Washington state fined Tesoro Corp. $2.38 million for an April 2 blast at the company’s Anacortes refinery that killed seven workers, after a state investigation found the explosion could have been avoided.
“The bottom line is this tragedy was preventable,” said Judy Schurke, director of the state’s Department of Labor & Industries, at a news conference Monday in Mount Vernon, Washington.
The fine — the biggest the state agency has ever levied — follows a probe of the blast that found 39 willful violations and five serious violations of worker safety standards.
Tesoro has 15 working days to appeal the findings. If it appeals, the fines will be put on hold until the process is complete.
A Tesoro spokesman said the company was reviewing the investigation results.
“We cannot comment further until we have had time to thoroughly review the Labor & Industries citations,” said Tesoro spokesman Lynn Westfall.
Investigators found Tesoro failed to follow safety regulations, industry practices and the company’s own policies with regard to inspection and maintenance of a heat exchanger on a naphtha hydrotreater.
“Without proper testing, I don’t think it was a question of whether it would blow up but when it would blow up,” said Dr. Michael Silverstein, assistant director of the division of Occupational Safety and Health for the Labor & Industries Department.
Seven workers were engulfed in a huge fireball early on April 2. The blast resulted from welds on an operating heat exchanger failing, the investigation found.
The workers were attempting to restart another heat exchanger on the hydrotreater when the fireball caught them off guard.
The heat exchanger had last been properly inspected in 1998 and was scheduled for inspection in 2008. That inspection did not take place, investigators found.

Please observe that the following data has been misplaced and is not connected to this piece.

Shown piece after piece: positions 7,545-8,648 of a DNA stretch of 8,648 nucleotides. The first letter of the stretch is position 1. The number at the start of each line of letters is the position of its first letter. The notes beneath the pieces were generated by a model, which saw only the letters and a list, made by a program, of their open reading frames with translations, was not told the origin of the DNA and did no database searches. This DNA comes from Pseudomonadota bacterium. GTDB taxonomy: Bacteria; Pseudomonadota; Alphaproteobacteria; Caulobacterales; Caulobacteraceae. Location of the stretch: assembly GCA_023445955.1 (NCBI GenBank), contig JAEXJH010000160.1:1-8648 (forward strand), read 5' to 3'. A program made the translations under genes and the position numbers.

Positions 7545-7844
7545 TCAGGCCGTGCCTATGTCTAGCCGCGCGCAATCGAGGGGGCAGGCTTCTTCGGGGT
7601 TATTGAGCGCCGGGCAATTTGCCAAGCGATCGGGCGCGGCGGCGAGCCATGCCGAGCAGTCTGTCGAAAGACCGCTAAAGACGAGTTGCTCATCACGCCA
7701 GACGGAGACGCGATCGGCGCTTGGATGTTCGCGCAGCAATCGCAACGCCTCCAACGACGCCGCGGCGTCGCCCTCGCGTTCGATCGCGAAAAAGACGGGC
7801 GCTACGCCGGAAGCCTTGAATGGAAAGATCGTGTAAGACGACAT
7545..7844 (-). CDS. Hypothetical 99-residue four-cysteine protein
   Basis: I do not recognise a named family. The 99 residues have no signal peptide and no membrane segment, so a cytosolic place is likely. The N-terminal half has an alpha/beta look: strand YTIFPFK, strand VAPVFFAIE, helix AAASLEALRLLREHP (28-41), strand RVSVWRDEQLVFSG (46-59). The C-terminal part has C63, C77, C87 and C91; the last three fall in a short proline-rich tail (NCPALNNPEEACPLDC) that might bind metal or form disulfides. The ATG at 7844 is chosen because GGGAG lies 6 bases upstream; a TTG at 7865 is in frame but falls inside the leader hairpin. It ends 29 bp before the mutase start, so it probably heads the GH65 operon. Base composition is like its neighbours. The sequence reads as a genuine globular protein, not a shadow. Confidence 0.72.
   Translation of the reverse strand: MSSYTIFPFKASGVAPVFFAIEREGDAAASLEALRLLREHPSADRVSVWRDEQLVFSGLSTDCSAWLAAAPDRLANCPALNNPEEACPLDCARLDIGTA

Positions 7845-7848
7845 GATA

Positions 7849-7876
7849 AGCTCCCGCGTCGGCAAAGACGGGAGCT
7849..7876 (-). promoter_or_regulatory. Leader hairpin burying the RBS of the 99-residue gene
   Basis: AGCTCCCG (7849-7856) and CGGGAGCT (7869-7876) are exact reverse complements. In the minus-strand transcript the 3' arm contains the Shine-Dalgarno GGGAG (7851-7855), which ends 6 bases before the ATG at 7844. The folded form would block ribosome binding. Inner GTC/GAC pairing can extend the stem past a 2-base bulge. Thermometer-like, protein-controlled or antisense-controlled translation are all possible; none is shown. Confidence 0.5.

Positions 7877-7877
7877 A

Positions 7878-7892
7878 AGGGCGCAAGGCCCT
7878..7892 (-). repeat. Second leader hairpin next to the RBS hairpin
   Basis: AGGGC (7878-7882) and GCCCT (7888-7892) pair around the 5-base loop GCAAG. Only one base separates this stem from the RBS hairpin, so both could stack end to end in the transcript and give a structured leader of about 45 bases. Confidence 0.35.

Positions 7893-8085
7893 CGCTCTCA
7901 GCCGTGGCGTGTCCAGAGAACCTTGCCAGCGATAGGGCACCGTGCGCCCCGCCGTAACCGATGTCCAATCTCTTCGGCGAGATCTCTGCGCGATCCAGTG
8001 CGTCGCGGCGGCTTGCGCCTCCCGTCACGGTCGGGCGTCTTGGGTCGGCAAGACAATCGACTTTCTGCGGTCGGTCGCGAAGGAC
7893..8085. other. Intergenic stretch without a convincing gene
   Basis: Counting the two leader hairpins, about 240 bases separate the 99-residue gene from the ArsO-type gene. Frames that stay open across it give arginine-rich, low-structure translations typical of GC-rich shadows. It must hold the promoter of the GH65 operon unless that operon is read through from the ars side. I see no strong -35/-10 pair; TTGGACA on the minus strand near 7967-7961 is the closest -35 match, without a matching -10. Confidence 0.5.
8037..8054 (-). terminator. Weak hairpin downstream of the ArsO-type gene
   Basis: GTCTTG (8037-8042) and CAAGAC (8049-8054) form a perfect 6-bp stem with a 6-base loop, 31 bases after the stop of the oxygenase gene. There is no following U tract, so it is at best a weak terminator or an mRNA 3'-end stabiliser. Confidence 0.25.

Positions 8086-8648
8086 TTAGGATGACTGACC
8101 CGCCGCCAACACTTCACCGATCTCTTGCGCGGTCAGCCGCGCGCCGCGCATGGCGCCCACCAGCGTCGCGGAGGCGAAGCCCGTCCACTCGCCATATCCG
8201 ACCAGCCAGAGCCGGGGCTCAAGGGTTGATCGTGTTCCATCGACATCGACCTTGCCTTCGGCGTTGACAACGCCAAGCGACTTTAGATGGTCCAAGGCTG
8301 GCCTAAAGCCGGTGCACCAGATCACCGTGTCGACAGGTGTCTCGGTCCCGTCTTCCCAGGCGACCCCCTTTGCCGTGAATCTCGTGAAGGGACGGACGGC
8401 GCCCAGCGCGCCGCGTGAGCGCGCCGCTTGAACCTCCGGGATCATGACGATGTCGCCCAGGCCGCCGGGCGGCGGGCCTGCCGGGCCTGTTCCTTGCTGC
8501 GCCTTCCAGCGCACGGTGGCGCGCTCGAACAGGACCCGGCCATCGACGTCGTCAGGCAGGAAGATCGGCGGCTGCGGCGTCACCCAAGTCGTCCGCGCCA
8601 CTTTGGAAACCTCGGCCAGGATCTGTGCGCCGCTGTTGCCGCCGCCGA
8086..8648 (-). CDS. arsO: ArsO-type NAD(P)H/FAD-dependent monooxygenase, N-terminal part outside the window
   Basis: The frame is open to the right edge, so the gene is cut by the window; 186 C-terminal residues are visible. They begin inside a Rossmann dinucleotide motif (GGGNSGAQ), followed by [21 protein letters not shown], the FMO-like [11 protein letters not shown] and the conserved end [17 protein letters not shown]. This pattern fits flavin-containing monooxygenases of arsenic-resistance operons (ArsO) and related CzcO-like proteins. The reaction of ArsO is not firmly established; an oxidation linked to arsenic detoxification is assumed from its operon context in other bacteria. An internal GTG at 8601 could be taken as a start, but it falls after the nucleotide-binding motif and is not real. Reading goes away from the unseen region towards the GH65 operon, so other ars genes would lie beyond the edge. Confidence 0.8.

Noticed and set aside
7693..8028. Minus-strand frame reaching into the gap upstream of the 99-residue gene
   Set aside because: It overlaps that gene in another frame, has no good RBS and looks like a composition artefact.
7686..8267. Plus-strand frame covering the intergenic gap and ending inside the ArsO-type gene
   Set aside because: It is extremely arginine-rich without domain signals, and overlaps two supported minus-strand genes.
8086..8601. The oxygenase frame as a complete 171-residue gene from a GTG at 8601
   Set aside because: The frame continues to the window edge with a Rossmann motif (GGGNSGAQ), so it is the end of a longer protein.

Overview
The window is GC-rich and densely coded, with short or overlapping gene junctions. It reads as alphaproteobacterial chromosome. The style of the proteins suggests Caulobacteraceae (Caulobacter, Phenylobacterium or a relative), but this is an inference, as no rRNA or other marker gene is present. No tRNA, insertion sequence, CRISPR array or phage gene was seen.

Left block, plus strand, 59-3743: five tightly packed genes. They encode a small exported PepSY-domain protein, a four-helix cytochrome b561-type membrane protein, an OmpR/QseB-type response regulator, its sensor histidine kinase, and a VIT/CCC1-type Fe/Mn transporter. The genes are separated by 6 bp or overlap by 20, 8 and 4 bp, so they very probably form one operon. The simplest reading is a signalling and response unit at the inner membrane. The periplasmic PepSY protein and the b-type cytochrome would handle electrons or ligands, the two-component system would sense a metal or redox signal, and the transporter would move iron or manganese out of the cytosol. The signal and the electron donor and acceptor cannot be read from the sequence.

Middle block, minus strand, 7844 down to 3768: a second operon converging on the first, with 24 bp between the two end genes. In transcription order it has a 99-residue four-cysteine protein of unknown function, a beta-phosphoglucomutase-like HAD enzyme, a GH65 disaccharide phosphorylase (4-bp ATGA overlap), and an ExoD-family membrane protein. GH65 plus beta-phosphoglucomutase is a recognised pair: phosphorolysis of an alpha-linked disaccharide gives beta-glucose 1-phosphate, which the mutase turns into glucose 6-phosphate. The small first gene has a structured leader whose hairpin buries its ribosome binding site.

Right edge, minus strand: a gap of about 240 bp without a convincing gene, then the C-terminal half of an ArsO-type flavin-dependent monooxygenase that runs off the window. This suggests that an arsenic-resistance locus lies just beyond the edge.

The welds failed because cracks had developed over the 40-year lifespan of the heat exchanger.
“If Tesoro had tested their equipment appropriately and had followed their other safety requirements, we believe that they would have found the cracks that caused this explosion and, either by replacing the equipment or repairing it, prevented this from happening,” Silverstein said.
Inspections of the Tesoro refinery prior to the explosion found problems similar to those revealed in the explosion, Silverstein said.
“Each time we’ve been in this refinery, we’ve found similar problems,” he said.
Tesoro is not the only refiner Washington regulators have found to violate maintenance and accident prevention standards in process safety management, Silverstein said.
“We’ve seen similar problems in all the refineries in Washington,” he said. “The federal government has found similar problems at refineries across the country.”
The U.S. Chemical Safety Board said it continues an investigation into the explosion.
(Editing by Sofina Mirza-Reid)
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